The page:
Posted on June 12, 2009The Minnesota Supreme Court on June 11 in a 30-page opinion unanimously rejected legal arguments against Minneapolis's elections moving forward this November with instant runoff voting for mayor and city council and with choice voting for park board. FairVote Minnesota, an intervenor in the case, reacted with a statement that the Court has "blazed a path that every community in our state can follow toward better elections and a stronger democracy." IRV -- locally now called ranked choice voting -- has gained growing support around the state, including in Saint Paul and Duluth.
In California, top political leaders in San Jose on June 11th participated in the New America Foundation's forum on adopting IRV. The San Jose Mercury News covered the forum with a news story, and the New America Foundation issued a report on the case for IRV in the city. The New America Foundation's Gautam Dutta also joined with Torrance's state assemblyman Ted Lieu in a Daily Breeze commentary advocating IRV for Torrance elections.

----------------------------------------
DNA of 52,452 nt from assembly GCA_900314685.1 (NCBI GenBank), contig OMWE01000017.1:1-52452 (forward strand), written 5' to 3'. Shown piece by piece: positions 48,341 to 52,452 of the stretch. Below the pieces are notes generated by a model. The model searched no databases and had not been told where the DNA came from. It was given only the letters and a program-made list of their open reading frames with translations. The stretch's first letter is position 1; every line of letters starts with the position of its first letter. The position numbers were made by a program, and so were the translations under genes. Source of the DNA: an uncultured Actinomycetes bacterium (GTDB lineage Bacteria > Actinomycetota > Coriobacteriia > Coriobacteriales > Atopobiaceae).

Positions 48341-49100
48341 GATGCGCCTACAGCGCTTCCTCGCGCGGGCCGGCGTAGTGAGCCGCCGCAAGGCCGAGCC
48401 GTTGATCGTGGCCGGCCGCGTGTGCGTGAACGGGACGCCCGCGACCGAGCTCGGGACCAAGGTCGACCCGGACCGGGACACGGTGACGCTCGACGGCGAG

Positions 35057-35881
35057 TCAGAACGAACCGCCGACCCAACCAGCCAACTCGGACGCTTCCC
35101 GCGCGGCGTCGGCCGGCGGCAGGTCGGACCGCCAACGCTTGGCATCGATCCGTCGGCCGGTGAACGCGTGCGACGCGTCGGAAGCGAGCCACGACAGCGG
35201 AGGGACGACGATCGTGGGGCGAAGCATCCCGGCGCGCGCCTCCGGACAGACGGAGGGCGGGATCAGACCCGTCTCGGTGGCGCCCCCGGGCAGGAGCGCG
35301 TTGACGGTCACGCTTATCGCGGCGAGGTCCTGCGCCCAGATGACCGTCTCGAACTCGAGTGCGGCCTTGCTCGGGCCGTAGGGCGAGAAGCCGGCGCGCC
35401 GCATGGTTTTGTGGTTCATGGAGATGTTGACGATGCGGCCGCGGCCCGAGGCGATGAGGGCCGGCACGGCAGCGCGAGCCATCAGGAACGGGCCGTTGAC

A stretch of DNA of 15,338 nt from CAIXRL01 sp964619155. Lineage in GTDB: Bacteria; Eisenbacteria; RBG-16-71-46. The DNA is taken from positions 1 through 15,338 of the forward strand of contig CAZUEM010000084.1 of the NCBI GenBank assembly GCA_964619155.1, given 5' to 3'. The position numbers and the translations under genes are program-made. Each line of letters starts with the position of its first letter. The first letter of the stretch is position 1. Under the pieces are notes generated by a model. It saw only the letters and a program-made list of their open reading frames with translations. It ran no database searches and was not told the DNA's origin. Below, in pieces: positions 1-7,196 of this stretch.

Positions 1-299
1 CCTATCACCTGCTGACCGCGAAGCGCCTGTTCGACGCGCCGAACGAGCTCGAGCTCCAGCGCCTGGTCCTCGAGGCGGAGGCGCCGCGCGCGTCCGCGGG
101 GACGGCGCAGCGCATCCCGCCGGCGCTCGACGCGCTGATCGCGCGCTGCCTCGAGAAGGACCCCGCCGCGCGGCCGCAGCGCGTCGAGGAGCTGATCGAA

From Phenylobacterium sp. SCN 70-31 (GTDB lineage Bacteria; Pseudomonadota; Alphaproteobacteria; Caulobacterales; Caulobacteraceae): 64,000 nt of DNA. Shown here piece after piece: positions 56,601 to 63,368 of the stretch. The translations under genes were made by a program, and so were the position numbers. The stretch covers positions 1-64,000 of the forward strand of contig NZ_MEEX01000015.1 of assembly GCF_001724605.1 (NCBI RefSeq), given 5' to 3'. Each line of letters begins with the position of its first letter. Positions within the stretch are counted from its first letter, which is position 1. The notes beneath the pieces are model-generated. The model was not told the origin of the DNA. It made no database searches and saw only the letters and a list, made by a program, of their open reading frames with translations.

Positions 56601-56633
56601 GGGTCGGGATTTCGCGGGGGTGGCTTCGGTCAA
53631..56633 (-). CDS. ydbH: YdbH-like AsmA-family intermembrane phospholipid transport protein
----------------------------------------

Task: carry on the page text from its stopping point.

In New Jersey, as covered in the Hudson Reporter, the city council in Hoboken this month passed a pro-IRV measure that "it fully supports Senate Joint Resolution No. 43, sponsored by Senator Bill Baroni of District 14, creating a commission to study instant runoff voting and the implications of IRV within the State of New Jersey and to encourage the commission to act promptly so that the City can introduce a referendum for voter consideration establishing IRV during the next general election on November 3, 2009."
In Washington State, three political scientists issued a new report analyzing the November 2008 IRV elections in Pierce County (WA). It found that IRV "does an effective job of simulating both a primary and general in one election," while making it less costly to run - only three of the six biggest spenders won. The Tacoma News Tribune's long-time columnist Peter Callaghan covered release of the report.
Finally, British interest in instant runoff voting and other methods of ranked voting, as reported on in my recent blogpost, soared again this week when prime minister Gordon Brown signaled his potential support of IRV (termed "the alternative vote" in the United Kingdom) and formed a task force to make a recommendation on changing the country's U.S.-style plurality voting system. Brown's actions were covered extensively, including the Guardian and the Financial Times.